New Delhi: Dealing with the loss of a parent dwarfs just about every other challenge in life, says India's top-ranked table tennis player G Sathiyan, who feels he is a stronger and hungrier person going into next month's Commonwealth Games after coping with the death of his father last year.
The 25-year-old, who shot to fame by becoming the second Indian to win an ITTF event -- the Belgium Open in 2016, is a strong medal hope in the Gold Coast Games starting April 4. He has also won a gold in the ITTF Challenge - Spanish Open last year in the men's singles category.
"I couldn't participate in Rio as I had to play one tournament but my father passed away at exactly the same time. Dealing with that has made me stronger mentally. I thought nothing can be more difficult than this," Sathiyan told PTI in an interview, recalling the trauma he went through when his father V Gnanasekaran passed away.
"It helped me face challenges and top players in crucial points and games. I improved, I was more hungry to succeed and started looking beyond not just being on the team but becoming a medal prospect," he said.
A gold-medallist at the Commonwealth Youth Games 10 years ago, Sathiyan is now aiming to strike gold at the senior edition. "I am expecting nothing less than gold. We have a great team, I think it's the strongest team India has ever fielded in the Commonwealth Games for table tennis," he asserted.
The 10-member Indian squad, to be guided by Italian coach Massimo Constantini, has six players in the top 100, with two of them in the top 50 and two just outside. "It's a great a team and everyone is doing really well, the preparation has been excellent. If we play well and gel together the team gold is definitely possible," the Chennai-born paddler said.
After a disastrous campaign four years ago in the Glasgow edition where England got the better of India, Sathiyan is ready to avenge the defeat. "England will be a challenge but Sharath (Kamal) and I have been playing very well together. We have defeated England twice last year in the World Championships and if we continue this form we can do it again, a gold in doubles is on the cards," a confident Sathiyan said.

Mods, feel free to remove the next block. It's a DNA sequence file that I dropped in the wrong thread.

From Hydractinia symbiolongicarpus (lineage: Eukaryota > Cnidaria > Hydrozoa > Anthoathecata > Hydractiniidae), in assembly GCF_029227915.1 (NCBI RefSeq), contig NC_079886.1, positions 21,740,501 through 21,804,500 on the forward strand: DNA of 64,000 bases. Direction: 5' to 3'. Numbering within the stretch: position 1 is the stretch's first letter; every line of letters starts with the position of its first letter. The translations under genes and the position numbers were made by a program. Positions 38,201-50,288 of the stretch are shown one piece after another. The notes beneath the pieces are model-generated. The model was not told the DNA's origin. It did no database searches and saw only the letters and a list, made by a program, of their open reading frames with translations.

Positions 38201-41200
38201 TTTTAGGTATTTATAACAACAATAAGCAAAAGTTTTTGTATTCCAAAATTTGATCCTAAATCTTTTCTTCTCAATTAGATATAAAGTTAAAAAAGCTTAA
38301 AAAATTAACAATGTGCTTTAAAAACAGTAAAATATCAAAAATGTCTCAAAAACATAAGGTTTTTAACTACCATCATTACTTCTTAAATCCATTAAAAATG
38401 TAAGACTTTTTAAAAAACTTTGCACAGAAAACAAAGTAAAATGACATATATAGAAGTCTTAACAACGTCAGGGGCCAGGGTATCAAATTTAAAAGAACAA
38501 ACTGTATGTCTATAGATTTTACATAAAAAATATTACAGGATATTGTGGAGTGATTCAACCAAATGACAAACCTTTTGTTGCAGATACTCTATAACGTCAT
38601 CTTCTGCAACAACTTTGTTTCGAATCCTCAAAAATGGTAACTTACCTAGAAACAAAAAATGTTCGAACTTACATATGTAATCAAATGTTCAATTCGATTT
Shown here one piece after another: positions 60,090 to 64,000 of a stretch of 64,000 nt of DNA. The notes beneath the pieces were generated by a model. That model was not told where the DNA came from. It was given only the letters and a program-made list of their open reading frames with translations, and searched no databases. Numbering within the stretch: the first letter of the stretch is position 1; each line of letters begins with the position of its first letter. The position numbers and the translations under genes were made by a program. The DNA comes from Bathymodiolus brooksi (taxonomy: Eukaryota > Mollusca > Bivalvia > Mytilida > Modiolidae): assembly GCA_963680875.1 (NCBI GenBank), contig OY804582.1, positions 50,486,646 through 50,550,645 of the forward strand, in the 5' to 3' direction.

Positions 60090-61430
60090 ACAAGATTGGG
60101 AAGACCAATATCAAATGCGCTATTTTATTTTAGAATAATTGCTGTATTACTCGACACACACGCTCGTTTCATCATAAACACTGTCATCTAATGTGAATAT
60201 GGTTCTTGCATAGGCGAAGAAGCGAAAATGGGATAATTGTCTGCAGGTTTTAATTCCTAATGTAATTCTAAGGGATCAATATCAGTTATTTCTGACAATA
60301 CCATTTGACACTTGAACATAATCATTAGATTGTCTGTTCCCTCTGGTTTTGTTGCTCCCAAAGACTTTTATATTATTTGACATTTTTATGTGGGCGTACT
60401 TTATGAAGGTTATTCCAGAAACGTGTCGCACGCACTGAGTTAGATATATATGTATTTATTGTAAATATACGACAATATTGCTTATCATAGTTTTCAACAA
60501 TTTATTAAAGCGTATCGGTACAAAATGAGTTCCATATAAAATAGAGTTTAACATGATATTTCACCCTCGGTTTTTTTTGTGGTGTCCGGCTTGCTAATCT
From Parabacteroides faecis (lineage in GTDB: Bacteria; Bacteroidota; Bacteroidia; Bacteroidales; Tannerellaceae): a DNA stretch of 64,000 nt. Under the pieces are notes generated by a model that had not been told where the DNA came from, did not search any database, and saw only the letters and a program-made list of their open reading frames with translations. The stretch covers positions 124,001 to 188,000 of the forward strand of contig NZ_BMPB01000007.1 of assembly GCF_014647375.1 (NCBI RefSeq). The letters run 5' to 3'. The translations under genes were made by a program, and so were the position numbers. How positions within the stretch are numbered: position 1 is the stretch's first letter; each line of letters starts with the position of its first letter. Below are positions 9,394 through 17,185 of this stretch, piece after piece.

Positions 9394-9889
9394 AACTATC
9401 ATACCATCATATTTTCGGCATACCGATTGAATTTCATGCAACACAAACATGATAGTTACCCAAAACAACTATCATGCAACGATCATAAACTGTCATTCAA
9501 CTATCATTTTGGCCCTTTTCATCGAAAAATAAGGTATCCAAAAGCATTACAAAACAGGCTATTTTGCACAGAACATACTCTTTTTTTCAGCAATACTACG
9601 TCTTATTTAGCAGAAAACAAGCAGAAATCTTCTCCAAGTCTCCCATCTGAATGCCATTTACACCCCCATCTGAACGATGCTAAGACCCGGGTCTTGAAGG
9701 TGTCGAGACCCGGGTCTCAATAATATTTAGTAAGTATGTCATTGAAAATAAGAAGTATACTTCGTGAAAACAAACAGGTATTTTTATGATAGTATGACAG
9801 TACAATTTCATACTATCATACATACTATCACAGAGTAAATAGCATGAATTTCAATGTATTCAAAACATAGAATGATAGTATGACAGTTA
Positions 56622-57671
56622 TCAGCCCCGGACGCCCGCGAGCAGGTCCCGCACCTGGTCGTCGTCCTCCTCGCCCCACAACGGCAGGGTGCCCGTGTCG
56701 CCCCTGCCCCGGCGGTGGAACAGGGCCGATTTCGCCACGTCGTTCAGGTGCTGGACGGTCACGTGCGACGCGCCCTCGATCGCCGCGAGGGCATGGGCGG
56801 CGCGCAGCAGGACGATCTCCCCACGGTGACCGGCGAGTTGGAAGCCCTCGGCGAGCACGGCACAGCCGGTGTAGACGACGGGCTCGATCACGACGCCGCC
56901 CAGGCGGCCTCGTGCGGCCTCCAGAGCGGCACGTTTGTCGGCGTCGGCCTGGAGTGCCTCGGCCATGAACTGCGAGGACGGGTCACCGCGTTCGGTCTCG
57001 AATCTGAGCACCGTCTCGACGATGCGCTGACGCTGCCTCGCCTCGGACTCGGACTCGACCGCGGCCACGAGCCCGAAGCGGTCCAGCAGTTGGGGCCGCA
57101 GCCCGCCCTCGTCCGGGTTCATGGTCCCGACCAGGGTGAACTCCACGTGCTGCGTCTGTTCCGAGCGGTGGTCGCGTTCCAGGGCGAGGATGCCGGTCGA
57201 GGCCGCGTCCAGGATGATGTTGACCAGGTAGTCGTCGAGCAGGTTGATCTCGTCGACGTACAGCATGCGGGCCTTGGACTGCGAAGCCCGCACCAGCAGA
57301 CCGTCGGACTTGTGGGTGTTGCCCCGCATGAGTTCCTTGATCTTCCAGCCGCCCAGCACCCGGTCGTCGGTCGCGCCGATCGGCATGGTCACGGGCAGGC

"In singles, I will probably be seeded number two or three, in the top four, if I play consistently at the level I have in the past couple of months I have realistic chance of winning gold," he said. With three golds in sight, Sathiyan is also hopeful of breaking the jinx by winning a maiden medal for India in the mixed-doubles event.
"Mixed doubles is a bit difficult, but the girls have also improved a lot. We hope to break that jinx this year and bring a medal there also." He made headlines earlier this year when he surpassed Sharath Kamal to become India's highest-ranked player, by jumping 19 places to reach a career-high world ranking of 49.
Asked about the new ranking system that has helped him break into the top 50, the paddler was all praise for it. "The earlier ranking system was stale. The well-known players just had to show up in 2-3 tournaments and their rankings wouldn't change. It was difficult for young players to break in. Even Federer has to win tournaments to maintain his rank," Sathiyan explained.
"With the new system it has become a lot more exciting and even the participation has increased, we get to see a lot more of big Chinese players in tournaments," he added. Riding high on a string of good performances but Sathiyan is also well aware of his shortcomings and knows he has to work on them in order to remain at the top of his game.
"I need to work on more skills, I need to work on my serve and receives. I need to bring in more variety at the top level. Because people have now started noticing they are coming up with more retorts," Sathiyan said.